Monday, June 10

Iceland, Day 2 - The Golden Circle

The most popular tourist route at Iceland is the The Golden Circle and day 2 was dedicated to this.
Our first stop was at Thingvellir which is the site of a rift valley that marks the crest of the Mid-Atlantic Ridge. It is also home to Þingvallavatn, the largest natural lake in Iceland.

The continental drift between the North American and Eurasian Plates can be clearly seen in the cracks or faults which traverse the region, the biggest one, Almannagjá, being a veritable canyon. This also causes the often-measurable earthquakes in the area.

According to Landnámabók, the settlement of Iceland began in AD 874 when the Norwegian chieftain Ingólfur Arnarson became the first permanent Norwegian settler on the island. Over the next centuries, people of Norse and Celtic origin settled in Iceland.
At Þingvellir the Icelandic Parliament or Alþingi was established  in 930 and remained there until 1798. The flagpole on the photo marks the Lögberg (Law Rock) which was the focal point of the Alþingi and a natural platform for holding speeches. The Lawspeaker, elected for three years at a time, presided over the assembly and recited the law of the land.
Our next stop on day 2 was the Geysir area. The old Geysir is no longer active but the water is still very hot.
The present most impressive active "geysir" is Strøkkur, erupting about every 4–8 minutes 15 – 20 m high, sometimes up to 40 m high.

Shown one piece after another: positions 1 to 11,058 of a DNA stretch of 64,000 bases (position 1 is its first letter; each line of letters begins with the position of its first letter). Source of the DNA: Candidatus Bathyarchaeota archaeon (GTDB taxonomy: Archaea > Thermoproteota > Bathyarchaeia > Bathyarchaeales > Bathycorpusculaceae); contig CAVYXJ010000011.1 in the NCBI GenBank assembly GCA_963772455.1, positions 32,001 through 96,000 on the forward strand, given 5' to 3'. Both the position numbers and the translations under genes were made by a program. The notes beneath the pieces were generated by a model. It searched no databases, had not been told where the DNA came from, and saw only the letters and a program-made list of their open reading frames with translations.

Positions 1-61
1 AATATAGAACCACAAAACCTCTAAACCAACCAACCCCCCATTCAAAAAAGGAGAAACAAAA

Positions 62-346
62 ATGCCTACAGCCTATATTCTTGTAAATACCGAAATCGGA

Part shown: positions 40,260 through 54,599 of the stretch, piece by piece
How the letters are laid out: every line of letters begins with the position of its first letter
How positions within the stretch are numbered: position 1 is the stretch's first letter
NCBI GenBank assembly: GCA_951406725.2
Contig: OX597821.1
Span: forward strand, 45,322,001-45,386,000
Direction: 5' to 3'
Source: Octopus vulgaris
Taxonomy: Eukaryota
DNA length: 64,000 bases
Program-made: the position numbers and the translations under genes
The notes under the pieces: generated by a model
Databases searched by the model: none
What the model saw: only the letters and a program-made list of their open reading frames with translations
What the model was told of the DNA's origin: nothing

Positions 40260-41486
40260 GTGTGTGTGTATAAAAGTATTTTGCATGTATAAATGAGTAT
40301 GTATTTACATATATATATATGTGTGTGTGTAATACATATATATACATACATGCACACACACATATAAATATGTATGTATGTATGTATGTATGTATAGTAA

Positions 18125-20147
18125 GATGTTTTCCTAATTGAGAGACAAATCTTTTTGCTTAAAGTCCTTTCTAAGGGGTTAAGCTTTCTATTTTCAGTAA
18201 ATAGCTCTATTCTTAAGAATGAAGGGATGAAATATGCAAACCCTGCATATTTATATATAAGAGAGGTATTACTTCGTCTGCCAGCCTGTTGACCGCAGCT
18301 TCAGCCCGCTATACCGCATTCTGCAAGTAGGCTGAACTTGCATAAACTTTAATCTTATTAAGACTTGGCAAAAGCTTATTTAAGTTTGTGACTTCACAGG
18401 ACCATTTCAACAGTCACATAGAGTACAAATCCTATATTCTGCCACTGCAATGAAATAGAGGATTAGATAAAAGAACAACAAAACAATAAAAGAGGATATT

Moving further to the north-east the weather became more and more nice, and for the first time we could see the beauty of the Icelandic landscape and feel the reality of nature.
Next stop was the Gullfoss,  a waterfall located in the canyon of Hvítá river.
The waterfalls are really impressive and the volume of water running over this waterfall is 140 m³/s in the summertime and 80 m³/s in the wintertime. The highest flood measured was 2000 m³/s.
Going close to the river may make your cloths wet, but you really feel nature by staying on the edge and see the water falls into a crevice of 32m.
Normally the Golden circle only include the three tourist attractions above.
We had the opportunity to visit two more on our way back to Reykjavik.
First we stopped at Skalholt, one of the most important places in Iceland. From 1056 until 1785, it was one of Iceland's two episcopal sees, along with Hólar, making it a cultural and political center. Iceland's first official school, Skálholtsskóli (now Reykjavík Gymnasium, MR), was founded at Skálholt in 1056 to educate clergy. This is a memorial at Skalholt.
This old bible in the cathedral at Skalholt is from MDLXXXIIII or 1584 if I still can my roman numbers well enough
Before we returned to Hotel Saga in Reykjavik we had a stop at the Kerid volcano. This is an old crater filled with natural rain water. The caldera itself is approximately 55 m (180 ft) deep, 170 m (560 ft) wide, and 270 m (890 ft) across. Kerið’s caldera is one of the three most recognizable volcanic craters because at approximately 3,000 years old, it is only half the age of most of the surrounding volcanic features. The colors on the steep walls tell all about the variety of metallurgical combinations in nature.

1 comment:

Randi Melsæter Pedersen said...

For en opplevelse dette må ha vært! Selv i dårlig vær, er Island fasinerende. Flotte bilder!

Takk for jeg fikk "ble med" til et land jeg aldri har besøk.

Fin dag ønskes!